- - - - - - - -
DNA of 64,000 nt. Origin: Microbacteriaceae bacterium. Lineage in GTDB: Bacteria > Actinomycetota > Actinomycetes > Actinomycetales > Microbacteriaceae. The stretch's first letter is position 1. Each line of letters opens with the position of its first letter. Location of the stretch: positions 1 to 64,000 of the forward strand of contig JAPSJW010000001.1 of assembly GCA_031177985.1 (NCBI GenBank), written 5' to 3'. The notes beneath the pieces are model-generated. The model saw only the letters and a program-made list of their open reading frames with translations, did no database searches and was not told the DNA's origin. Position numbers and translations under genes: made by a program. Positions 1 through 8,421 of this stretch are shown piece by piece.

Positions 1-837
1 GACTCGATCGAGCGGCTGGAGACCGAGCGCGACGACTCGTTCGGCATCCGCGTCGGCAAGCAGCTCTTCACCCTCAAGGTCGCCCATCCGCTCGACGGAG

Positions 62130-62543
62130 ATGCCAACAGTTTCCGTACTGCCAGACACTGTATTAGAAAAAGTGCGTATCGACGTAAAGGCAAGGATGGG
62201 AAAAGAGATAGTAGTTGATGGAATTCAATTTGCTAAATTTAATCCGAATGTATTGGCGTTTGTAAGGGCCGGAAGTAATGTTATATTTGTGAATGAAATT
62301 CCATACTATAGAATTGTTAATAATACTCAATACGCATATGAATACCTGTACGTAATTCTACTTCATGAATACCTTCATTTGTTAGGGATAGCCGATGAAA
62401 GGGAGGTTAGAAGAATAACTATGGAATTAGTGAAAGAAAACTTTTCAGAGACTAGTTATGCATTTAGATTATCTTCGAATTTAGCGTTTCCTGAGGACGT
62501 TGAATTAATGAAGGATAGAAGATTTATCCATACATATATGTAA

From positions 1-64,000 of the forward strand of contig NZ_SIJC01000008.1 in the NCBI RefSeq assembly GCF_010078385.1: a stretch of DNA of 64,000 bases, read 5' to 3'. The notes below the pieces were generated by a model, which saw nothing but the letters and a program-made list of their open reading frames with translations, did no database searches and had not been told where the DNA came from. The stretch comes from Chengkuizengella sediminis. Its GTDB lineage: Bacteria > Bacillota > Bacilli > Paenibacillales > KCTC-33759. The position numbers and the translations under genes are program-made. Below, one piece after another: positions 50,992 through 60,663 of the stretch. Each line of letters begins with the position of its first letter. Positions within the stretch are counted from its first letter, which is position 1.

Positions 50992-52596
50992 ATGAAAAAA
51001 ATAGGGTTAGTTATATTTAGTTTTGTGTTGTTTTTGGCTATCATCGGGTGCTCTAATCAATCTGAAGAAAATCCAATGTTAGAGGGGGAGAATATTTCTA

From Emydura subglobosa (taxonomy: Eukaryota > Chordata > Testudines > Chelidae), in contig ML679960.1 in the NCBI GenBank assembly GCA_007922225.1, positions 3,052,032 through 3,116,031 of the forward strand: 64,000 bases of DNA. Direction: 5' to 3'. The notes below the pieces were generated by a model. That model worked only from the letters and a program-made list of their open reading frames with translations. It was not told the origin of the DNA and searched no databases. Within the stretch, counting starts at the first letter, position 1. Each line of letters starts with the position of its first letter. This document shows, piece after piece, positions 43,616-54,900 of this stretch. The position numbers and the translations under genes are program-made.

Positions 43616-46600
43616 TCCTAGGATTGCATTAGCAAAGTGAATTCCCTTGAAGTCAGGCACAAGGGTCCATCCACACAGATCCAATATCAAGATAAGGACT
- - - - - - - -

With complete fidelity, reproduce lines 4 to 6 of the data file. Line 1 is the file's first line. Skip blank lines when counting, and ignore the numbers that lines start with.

Positions 62130-62543
62130 ATGCCAACAGTTTCCGTACTGCCAGACACTGTATTAGAAAAAGTGCGTATCGACGTAAAGGCAAGGATGGG
62201 AAAAGAGATAGTAGTTGATGGAATTCAATTTGCTAAATTTAATCCGAATGTATTGGCGTTTGTAAGGGCCGGAAGTAATGTTATATTTGTGAATGAAATT